NEWS
09/14/2020 11:18 EDT | Updated 09/14/2020 18:26 EDT

So Many Ontario Students Signed Up For Online Learning That It’s Now Delayed

Toronto-area school boards are reporting a surge in virtual sign-ups.

A growing number of Ontario students are opting for online education in the coming academic year, prompting both school boards and universities to bolster their e-learning offerings in the face of rising demand.

Efforts to provide more online learning opportunities come amid an ongoing spike in COVID-19 cases across the province, with 313 new diagnoses recorded on Monday—the highest daily total on record in months.

The government said roughly 80 per cent of the provincial case load is concentrated in specific regions, primarily in and around Toronto, and several of the school boards seeing a spike in e-learning demand are located in the affected areas.

The Toronto District School Board cited rising enrolment numbers on Monday afternoon when ti announced it when it announced it was delaying the start of online classes until Sept. 22.

“Between Tuesday of last week and today, we have gone from approximately 66,000 students to more than 72,000 students in the Virtual School resulting in the addition of more than 200 virtual classrooms—all requiring a teacher,” interim director of education Carlene Jackson said in a statement. Canada’s largest school board needed more time to work out the logistics of online schooling, she added.

Is virtual school here to stay? 

The Peel District School Board, serving a hard-hit region just west of the city, said it’s seen online course registration jump by 10,000 students over the past week.

In an update posted to its website, the board said it was delaying the start of virtual classes by one week in order to make staffing and timetable adjustments necessary to accommodate the more than 64,000 pupils now signed up for e-learning.

“These are truly unprecedented times, and we appreciate your patience and understanding during this transition back to school and as we navigate this new way of teaching and learning,” the board said in a statement. “We remain committed to providing all students with a high-quality education, whether they are learning in person or online.”

A similar surge is prompting delays at the Halton District School Board, which advised parents late last week that rising demand would push back the start of online classes by two days.

It said it was working through a “significant” wait list for virtual school and advised people who are currently attending in-person classes to continue doing so, as some online courses are full.

At the Kawartha Pine Ridge District School Board serving parts of central Ontario, meanwhile, officials worked to reassure parents that the logistical challenges posed by enthusiasm for online learning were well under control.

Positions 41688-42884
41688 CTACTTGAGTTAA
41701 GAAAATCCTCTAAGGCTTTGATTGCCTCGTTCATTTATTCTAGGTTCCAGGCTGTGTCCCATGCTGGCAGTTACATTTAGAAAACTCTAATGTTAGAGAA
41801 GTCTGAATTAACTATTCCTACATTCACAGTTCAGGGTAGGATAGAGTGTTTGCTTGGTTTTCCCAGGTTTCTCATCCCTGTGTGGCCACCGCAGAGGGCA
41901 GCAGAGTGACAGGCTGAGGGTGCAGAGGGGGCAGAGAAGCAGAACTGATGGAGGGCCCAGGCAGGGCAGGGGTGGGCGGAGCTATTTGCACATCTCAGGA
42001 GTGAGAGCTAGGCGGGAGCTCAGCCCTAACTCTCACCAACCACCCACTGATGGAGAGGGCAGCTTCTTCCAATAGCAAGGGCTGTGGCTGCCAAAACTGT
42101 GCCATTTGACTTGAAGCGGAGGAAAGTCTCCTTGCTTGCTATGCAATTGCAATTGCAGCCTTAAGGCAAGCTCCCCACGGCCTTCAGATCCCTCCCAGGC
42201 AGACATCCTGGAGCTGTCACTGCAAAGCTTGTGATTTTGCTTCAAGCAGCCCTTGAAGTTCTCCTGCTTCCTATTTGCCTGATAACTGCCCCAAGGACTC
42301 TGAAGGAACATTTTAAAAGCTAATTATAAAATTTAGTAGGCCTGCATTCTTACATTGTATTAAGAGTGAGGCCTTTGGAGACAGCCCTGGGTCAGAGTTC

“Given the overwhelming interest in the virtual school, staff are working as quickly as they can to respond,” the board said, noting more than 5,600 students across all grade levels are currently signed up for online classes. “The complexity of creating these schools and transferring student information has created technical challenges requiring additional staff and time.”

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Alex Bal, associate professor of new media at Ryerson University, said the interest in e-learning was likely driven initially by the ongoing uncertainty about the coming academic year. Parental concerns about course delivery and the lack of physical distancing measures, she noted, will likely be compounded in the weeks ahead if COVID-19 case numbers continue to climb.

“There’s going to be a lot of chaos, and online learning became less chaotic somehow,” she said.

At the post-secondary level, at least one university announced it would be sticking with virtual course offerings well into next year.

Hamilton’s McMaster University, which opted to conduct most classes online throughout the fall, announced Monday that the winter term would look much the same.

“Every level of public health continues to stress the need to maintain physical distancing and anticipates the pandemic continuing for the foreseeable future,” university provost Susan Tighe said in a letter posted to the McMaster website. “To keep our community as safe as possible, the winter academic term will be online with only a few exceptions.”

The growing number of COVID-19 cases in Ontario now includes some tied to schools, according to a newly launched government website tracking the impact of the virus on the education system.

While the new site recorded one case each at schools in Mississauga and Pembroke, a handful of other boards have also confirmed cases within their ranks.

The Grand Erie District School Board said it learned of a positive case at an elementary school in Hagersville, Ont., while the Halton District Board said two students attending schools in Oakville and Burlington have also tested positive. Only the Burlington case, it said, poses an exposure risk.

Meanwhile, health authorities in London, Ont., announced an outbreak tied to a local university campus.

The Middlesex-London Health Unit said five Western University students tested positive for COVID-19, noting they all had multiple interactions with people at downtown bars and restaurants.

More positive cases are expected in the coming days because of the number of contacts associated with the investigation, the health unit said.

This report by The Canadian Press was first published Sept. 14, 2020.

With a file from HuffPost Canada